What is TBI?

Traumatic Brain Injury (TBI) is sudden damage to the brain caused by an outside force to the head ”“ such as a car crash, a fall, or something hitting the head.

  • Every 15 seconds someone in the US suffers a major TBI.
  • Every five minutes someone is forever disabled as a result of TBI.
  • TBI is the leading cause of death and disability in children and adults 1-44 years of age.

TBI can affect a person's ability to think and remember things, cause problems with balance and coordination, prevent a person from functioning independently, and cause permanent brain damage or even death.

What is ProTECT III?

ProTECT III is a research study designed to see if PROGESTERONE (a hormone normally found in our bodies) can reduce the amount of brain damage caused from a traumatic brain injury. Small studies in humans suggest that progesterone, given immediately after a TBI, may help treat brain injuries by reducing brain swelling and damage.

Why do this research study?

There is no specific drug treatment for traumatic brain injury. The reason for doing this study is to find out if progesterone is safe, and if it works better than standard medical care alone in reducing brain damage caused from a TBI. If progesterone helps brain injury patients get better, it will be a big improvement in TBI treatment.

Who will be included?

  • People who are 18 years or older with a
  • Blunt closed head injury, with
  • Moderate to severe brain injury, and
  • Can start the study medication within four hours of the head injury.

People who meet the entry criteria will be randomly entered, like flipping a coin, into one of the two study groups:

  • Those who get an IV mixture that has progesterone (the study medicine)
  • Those who get an IV mixture that has no progesterone (also called placebo)

Everyone in the study will be given the standard medical care for brain injury. 

What are the benefits?

Because we do not know which treatment is best for treating TBI, a person enrolled in the study may benefit from being placed in one study group over the other. Based on the information we get from this study, people who have a TBI in the future may benefit from what is learned from this study.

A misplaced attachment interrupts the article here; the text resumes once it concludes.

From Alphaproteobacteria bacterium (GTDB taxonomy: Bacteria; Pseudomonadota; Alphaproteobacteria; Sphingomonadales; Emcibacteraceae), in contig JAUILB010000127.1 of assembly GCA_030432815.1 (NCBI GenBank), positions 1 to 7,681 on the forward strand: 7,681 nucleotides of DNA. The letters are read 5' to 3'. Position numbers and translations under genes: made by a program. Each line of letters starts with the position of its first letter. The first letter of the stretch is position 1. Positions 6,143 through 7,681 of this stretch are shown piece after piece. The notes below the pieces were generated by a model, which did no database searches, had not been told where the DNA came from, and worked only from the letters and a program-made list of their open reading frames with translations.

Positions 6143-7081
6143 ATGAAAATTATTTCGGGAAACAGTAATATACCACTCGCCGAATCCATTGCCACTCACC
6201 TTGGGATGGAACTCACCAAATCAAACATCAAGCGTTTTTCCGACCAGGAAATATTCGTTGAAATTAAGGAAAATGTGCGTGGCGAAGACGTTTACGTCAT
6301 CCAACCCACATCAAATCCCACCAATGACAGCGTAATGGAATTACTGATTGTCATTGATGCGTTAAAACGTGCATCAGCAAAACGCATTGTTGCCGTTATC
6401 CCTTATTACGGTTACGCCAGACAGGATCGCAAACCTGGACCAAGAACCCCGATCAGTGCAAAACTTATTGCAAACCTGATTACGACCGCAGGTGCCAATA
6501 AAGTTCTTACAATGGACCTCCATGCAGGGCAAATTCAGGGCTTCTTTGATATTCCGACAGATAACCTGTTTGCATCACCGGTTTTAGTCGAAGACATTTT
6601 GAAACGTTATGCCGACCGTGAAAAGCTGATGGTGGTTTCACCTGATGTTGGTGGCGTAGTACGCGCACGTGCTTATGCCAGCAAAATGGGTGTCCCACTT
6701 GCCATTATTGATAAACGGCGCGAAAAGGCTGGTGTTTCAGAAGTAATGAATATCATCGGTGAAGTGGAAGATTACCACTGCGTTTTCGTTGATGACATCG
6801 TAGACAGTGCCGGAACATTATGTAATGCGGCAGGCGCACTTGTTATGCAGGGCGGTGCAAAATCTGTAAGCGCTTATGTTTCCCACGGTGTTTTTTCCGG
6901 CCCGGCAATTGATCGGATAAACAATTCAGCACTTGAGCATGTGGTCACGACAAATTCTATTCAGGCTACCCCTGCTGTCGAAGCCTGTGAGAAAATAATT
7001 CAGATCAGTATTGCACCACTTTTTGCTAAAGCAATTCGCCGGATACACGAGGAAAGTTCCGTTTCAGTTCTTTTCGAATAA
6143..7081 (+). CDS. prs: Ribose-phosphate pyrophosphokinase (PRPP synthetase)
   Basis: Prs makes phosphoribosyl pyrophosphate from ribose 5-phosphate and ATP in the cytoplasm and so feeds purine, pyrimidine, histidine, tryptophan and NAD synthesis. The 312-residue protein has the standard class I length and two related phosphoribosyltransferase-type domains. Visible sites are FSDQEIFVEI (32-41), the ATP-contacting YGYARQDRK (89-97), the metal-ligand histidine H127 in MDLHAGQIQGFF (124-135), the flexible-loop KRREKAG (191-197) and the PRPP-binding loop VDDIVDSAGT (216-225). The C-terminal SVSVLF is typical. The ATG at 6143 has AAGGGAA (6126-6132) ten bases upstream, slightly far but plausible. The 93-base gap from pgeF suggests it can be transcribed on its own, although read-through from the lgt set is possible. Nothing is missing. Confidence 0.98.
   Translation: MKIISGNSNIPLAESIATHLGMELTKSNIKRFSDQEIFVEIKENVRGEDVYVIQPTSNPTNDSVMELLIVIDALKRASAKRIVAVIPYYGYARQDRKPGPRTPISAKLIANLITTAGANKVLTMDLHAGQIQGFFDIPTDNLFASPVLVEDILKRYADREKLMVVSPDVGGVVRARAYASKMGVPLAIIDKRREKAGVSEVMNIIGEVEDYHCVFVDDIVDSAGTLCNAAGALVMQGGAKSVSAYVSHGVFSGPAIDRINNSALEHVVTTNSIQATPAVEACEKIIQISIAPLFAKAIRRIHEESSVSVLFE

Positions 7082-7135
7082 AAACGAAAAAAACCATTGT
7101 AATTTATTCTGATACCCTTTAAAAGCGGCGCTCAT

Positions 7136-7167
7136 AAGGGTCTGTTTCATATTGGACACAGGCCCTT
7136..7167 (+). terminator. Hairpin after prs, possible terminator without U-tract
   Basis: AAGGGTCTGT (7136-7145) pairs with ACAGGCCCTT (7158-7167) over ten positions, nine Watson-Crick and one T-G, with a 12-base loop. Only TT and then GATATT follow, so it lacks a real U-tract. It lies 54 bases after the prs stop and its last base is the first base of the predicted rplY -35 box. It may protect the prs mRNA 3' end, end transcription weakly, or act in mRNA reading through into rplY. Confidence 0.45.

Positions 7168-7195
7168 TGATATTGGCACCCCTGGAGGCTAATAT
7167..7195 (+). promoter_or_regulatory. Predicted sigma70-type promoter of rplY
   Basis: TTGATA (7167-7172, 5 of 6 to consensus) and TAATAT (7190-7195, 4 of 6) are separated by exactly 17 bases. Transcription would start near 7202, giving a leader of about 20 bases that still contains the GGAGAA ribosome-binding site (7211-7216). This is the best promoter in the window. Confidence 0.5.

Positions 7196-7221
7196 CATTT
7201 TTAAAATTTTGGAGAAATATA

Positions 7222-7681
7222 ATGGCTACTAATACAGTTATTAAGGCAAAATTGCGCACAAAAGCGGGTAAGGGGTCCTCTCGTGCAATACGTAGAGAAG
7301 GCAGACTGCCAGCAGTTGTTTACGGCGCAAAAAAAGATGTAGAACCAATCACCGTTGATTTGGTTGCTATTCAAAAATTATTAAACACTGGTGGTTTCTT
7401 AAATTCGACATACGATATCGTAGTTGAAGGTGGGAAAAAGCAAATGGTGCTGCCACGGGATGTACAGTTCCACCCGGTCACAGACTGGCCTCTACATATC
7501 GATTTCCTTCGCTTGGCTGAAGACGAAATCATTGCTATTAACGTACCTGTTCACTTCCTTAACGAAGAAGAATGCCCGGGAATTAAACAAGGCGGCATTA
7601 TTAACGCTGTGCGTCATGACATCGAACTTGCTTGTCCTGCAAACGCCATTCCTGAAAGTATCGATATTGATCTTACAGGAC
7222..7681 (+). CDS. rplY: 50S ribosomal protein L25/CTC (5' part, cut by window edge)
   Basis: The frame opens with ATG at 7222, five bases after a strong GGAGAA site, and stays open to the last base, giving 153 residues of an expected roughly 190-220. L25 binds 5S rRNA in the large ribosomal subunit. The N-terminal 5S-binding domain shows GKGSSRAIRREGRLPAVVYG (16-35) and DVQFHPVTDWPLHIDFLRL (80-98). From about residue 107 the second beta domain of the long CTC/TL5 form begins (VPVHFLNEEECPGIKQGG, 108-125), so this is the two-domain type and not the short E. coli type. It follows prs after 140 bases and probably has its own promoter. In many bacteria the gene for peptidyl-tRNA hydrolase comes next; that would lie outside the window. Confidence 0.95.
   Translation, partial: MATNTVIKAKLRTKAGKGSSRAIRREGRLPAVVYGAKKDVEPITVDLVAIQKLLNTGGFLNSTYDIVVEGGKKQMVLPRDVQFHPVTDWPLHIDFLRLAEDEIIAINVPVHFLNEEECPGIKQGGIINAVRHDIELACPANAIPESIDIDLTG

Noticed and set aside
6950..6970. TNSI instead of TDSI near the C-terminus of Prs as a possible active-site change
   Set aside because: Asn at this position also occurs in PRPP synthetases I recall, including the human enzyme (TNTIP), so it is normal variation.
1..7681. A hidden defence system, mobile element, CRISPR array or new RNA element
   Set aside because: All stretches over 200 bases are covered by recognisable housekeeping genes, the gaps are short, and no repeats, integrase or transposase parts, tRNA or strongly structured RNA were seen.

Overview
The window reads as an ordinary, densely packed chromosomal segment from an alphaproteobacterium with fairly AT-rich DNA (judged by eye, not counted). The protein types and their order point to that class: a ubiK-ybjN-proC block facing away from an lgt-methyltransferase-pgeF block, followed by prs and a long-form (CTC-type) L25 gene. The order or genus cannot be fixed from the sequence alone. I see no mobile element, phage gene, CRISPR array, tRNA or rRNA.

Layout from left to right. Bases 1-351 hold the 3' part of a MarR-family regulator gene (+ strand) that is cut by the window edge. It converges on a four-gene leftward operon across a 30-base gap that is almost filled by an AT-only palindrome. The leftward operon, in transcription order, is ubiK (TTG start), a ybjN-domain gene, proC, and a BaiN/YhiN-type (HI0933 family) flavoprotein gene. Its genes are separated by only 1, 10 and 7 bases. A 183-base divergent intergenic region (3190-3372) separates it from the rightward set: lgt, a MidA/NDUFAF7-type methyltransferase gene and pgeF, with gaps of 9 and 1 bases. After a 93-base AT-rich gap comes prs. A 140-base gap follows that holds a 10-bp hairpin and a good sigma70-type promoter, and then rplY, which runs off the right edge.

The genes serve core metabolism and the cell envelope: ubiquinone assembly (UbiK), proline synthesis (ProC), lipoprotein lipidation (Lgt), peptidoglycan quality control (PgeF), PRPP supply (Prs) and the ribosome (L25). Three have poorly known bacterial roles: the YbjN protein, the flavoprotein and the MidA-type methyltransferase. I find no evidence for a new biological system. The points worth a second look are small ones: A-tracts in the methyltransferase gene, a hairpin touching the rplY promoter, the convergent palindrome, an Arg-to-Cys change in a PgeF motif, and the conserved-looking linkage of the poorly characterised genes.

What are the risks?

Possible risks of receiving the study drug progesterone include:

  • Increased risk of blood clots in the body
  • Increased risk of abnormal liver function
  • Possible increased risk of infections
  • Bruising, swelling or possible infection at the IV site

If you have egg allergies,a possible risk of receiving the IV mixture containing the study drug is an allergic reaction..
If you require care to treat conditions that are risks of participation, you or your insurer will be responsible for the costs of medical care. 

How can you share your opinions about this research study?

Before the research study starts, meetings will be held in the community to provide information, answer questions, and get community members' thoughts and feelings about the study. There will also be information about the study in the media (for example, newspapers and TV)

Where can you learn more about the research study?

If you would like to know about a community meeting near you or to get more information about the ProTECT III study, contact a local research study team member at the University of Maryland by calling 1-800-492-5538

What if you do not want to be included in the research study?

If you decide you don’t want to be included, call us or send us an e-mail with your contact information. A bracelet with the words “ProTECT III declined” will be sent to you.  You would need to wear this bracelet at all times throughout the study period (approximately 4 years), or else you could potentially be enrolled in the ProTECT III study if you suffer a TBI in our community.

If you do not participate in the study, you will receive the standard medical treatment provided for traumatic brain injuries in your community.

For more information about ProTECT III or to share your opinions about the study, please contact us at 1-800-492-5538.

This page was last updated: April 24, 2013

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